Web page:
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I played video games with Younger Nephew yesterday. He gets more fun to hang out with all the time. He's still very much a strong-willed kid, but he's learning to put a layer of social polish on it. For example, now when he wants to make sure I'm paying attention to something, he says, "Aunt Wendy, I think you're really going to want to see this."

He went through my game collection and picked out three games he wanted to try: Mass Effect 2, Lego Marvel Superheroes, and The Witcher 3. I can't possibly let him play The Witcher 3 -- it's waaaay too dark and adult. But he said he wanted to try it last, so I figured we just wouldn't get to it, and we didn't.

Mass Effect 2 is a game we've tried before - last time he didn't get through the intro, although he was clearly captivated by the graphics. This time he played for a little over an hour. He needed a little extra coaching to get through the tutorial, he mostly chose his dialogue options at random, and I did the hacking mini-game where you have to match code segments. He was very adept at the circuit matching mini-game once I explained it to him, though, and he got remarkably good at navigating the interface by the time we finished.

Then we switched to Lego Marvel Superheroes. The Lego games are really fun for kids and adults to play together.
In a recent performance review discussion with my manager, she suggested that I do some work on my presentation and public speaking skills. Mine are adequate, but I think I'm more distinguished by my lack of fear of public speaking than by great skill. As a child, I was actually terrified by public speaking, and would do almost anything to avoid it. This fear was slowly ground out of me by stints on the high school debate team (I was terrible at debate), Constitution team, and various other academic competitions that required impromptu speaking; class presentations in college; and teaching during grad school. In the middle of my first year of grad school, I stepped onto a stage in a 150-person lecture hall on the U.C. Berkeley campus to deliver a pre-exam review. I looked into the lemur-like eyes of a full house of undergraduates desperately hoping that I would impart to them in the next three hours the knowledge that they had failed to acquire all semester. The atrophied remnants of my fear sighed heavily and slunk off somewhere down Telegraph Ave., never to trouble me again.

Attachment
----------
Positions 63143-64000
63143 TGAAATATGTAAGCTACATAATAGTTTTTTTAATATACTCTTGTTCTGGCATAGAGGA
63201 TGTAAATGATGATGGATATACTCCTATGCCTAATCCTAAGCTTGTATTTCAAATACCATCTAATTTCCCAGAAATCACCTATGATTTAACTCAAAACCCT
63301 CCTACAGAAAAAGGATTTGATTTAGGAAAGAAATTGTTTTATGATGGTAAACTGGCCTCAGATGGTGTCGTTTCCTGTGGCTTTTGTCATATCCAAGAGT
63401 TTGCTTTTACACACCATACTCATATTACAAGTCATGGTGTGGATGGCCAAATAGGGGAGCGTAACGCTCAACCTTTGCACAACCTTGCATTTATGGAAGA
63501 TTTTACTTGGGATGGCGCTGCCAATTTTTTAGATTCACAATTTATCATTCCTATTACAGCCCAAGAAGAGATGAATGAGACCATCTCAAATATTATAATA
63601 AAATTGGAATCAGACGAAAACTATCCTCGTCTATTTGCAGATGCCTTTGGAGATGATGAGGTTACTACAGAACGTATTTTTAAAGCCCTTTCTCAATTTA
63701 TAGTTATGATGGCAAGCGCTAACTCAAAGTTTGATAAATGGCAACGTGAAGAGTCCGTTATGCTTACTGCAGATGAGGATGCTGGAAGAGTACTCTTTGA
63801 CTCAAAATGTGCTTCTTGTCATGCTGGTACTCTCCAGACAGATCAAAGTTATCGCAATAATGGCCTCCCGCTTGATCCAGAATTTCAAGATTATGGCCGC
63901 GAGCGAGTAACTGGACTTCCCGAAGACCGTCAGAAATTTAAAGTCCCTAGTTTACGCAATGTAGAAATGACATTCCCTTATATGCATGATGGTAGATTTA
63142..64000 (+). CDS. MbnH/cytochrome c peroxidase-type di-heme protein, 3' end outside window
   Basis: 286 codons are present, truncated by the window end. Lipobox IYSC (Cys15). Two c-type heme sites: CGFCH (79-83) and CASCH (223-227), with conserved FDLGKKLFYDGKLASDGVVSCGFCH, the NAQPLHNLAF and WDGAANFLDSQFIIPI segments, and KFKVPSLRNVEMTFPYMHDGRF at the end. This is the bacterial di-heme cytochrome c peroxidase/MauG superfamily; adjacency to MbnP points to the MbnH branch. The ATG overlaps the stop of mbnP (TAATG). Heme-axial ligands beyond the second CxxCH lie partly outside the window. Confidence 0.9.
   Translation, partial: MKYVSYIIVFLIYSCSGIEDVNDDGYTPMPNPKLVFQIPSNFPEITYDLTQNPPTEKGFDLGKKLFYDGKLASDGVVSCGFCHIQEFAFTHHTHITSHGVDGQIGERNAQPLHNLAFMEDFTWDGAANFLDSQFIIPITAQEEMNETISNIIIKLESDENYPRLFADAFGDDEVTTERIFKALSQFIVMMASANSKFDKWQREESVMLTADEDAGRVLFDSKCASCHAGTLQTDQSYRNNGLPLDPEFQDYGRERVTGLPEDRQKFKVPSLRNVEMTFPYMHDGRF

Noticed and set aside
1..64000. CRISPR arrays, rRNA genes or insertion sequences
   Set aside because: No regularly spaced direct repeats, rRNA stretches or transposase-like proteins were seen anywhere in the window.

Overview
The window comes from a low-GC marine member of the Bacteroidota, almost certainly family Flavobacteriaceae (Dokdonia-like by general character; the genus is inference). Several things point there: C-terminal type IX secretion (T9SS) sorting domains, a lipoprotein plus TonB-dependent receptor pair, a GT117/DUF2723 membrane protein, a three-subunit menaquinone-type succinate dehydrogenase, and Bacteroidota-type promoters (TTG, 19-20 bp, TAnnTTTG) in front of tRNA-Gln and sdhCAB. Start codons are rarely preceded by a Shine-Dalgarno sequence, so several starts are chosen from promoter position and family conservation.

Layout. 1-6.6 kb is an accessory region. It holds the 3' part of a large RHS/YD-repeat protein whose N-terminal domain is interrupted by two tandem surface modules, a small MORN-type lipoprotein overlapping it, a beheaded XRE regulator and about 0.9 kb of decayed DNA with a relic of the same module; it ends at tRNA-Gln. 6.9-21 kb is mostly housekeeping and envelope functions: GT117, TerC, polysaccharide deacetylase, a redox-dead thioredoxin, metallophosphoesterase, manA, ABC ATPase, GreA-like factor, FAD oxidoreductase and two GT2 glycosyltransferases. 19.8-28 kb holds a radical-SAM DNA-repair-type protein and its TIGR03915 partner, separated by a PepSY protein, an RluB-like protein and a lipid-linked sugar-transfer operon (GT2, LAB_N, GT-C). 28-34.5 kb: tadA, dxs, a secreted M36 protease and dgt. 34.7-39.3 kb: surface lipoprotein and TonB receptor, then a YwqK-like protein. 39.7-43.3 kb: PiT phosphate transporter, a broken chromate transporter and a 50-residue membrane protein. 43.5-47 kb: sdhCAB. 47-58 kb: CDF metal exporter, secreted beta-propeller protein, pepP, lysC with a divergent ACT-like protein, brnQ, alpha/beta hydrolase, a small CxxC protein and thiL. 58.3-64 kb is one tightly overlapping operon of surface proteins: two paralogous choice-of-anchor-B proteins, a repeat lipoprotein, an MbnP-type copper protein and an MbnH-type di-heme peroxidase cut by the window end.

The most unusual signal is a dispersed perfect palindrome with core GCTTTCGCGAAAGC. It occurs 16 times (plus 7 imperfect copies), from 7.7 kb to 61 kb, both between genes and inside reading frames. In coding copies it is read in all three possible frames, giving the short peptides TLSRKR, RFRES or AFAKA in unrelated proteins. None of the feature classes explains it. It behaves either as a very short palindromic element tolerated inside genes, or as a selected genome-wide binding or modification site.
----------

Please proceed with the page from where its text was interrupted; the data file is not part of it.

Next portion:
Anyhow, there was one obvious place to go to get some training for my fearless semi-competence: Toastmasters. People have been recommending to me that I do Toastmasters for years now, but I've always found some excuse not to do it. But my employer has their very own Toastmasters chapter, that meets right here on campus, so I decided that I would bite the bullet and go visit a meeting today.

The meeting started with someone giving a pre-prepared speech, which we all got to evaluate. Then there's this thing called "Table Topics", where someone comes up with a topic, and everyone who wants to can give a 1-2 minute speech on this topic. Our topic today was "reincarnation," and what immediately sprang to my mind was my character in the Legend of the Five Rings game I'm currently playing in, who has been repeatedly reincarnated. So, I began my speech with, "I don't believe in reincarnation, but I do play role playing games." I then managed to give a reasonably concise explanation of what a table top roleplaying game is, what Legend of the Five Rings is about, and how my character discovered that she was reincarnated. And then wrapped it up by observing that playing RPGs is sort of like being reincarnated, because you get to experience being many people. All in 1 minute 58 seconds.

At the end of the meeting, everyone voted on their favorite table topic speech. I was the winner. I got a ribbon and everything! Not too bad for my first try!

I made a chain mail dice bag! It's a very simple one - I made a flat sheet of European 4-in-1 weave, folded it in half and closed it up along the side, and then closed it up along the bottom. Then I threaded a shoelace through the top row of rings at the opening, and used a cord lock fastener to allow it to be cinched tight to keep the bag closed.

Now I need to decide what my next project should be. I am thinking of just making a flat sheet of maille as a kind of a stress toy - there is something very relaxing about pouring a sheet of maille from hand to hand. But beyond that, I think I want something that will require learning a new weave. 
I spent three hours or so this afternoon playing Lego Star Wars with Younger Nephew. It's pretty neat to observe the difference between the first time we gamed together, back in November or so: his hand-eye coordination is better, his problem solving skills are better (he not only solved some of the puzzles himself, but was much quicker to grasp what I was getting at when I suggested a solution to a puzzle), and his attention span was much longer. He's even more fun to play with than he was before.

He's also really into Star Wars.

I also got an interesting demonstration of the development of the capacity for delayed gratification: when his dad came to pick him up and we had finished playing, Younger Nephew wandered into the kitchen. I asked him if he was hungry or thirsty, and he asked if he could look in the fridge. I told him he could, and he opened the fridge, spotted a Cherry Coke Zero, and asked if he could have it. I said, "Yes, if your dad says it's okay."

His dad said, "Well, you can have the Cherry Coke now, or we can go get ice cream and you can have ice cream."

Younger Nephew looked very thoughtfully at the Cherry Coke for about 30 seconds.

"You get to pick," I said. "But I think I would go for the ice cream."

He looked thoughtfully at the Coke a bit longer, sighed, and said, "I think you are right." And put the Coke back in the fridge.

That was such a hard decision for the little guy.
I was quite...startled is the word, I discover that the actor who voiced Blackwall in Dragon Age: Inquistion is voicing a mohawk-wearing tattooed dwarven crime boss named "The Cleaver" in The Witcher 3: The Wild Hunt.

Though a real lack of typecasting would involve a fantasy game where the guys with Northern accents all got to be well-dressed posh bastards. I won't hold my breath.